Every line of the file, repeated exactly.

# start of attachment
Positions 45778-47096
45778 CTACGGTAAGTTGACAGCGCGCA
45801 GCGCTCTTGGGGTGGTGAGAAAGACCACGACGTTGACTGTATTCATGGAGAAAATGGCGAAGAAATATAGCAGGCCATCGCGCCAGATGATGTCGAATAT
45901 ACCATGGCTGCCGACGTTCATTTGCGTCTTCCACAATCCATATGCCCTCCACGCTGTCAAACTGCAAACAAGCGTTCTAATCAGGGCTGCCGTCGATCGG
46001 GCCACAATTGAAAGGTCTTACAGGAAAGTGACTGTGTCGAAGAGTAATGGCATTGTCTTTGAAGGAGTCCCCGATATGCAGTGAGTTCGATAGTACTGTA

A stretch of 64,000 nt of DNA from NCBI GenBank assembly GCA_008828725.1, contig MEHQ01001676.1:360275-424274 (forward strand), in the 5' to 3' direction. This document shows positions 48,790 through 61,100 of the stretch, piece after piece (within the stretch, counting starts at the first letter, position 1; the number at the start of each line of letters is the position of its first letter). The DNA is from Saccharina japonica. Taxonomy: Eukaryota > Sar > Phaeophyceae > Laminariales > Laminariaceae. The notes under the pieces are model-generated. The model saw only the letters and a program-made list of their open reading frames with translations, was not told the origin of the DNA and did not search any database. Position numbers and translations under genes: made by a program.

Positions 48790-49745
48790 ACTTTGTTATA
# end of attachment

Positions 45778-47096
45778 CTACGGTAAGTTGACAGCGCGCA
45801 GCGCTCTTGGGGTGGTGAGAAAGACCACGACGTTGACTGTATTCATGGAGAAAATGGCGAAGAAATATAGCAGGCCATCGCGCCAGATGATGTCGAATAT
45901 ACCATGGCTGCCGACGTTCATTTGCGTCTTCCACAATCCATATGCCCTCCACGCTGTCAAACTGCAAACAAGCGTTCTAATCAGGGCTGCCGTCGATCGG
46001 GCCACAATTGAAAGGTCTTACAGGAAAGTGACTGTGTCGAAGAGTAATGGCATTGTCTTTGAAGGAGTCCCCGATATGCAGTGAGTTCGATAGTACTGTA

A stretch of 64,000 nt of DNA from NCBI GenBank assembly GCA_008828725.1, contig MEHQ01001676.1:360275-424274 (forward strand), in the 5' to 3' direction. This document shows positions 48,790 through 61,100 of the stretch, piece after piece (within the stretch, counting starts at the first letter, position 1; the number at the start of each line of letters is the position of its first letter). The DNA is from Saccharina japonica. Taxonomy: Eukaryota > Sar > Phaeophyceae > Laminariales > Laminariaceae. The notes under the pieces are model-generated. The model saw only the letters and a program-made list of their open reading frames with translations, was not told the origin of the DNA and did not search any database. Position numbers and translations under genes: made by a program.

Positions 48790-49745
48790 ACTTTGTTATA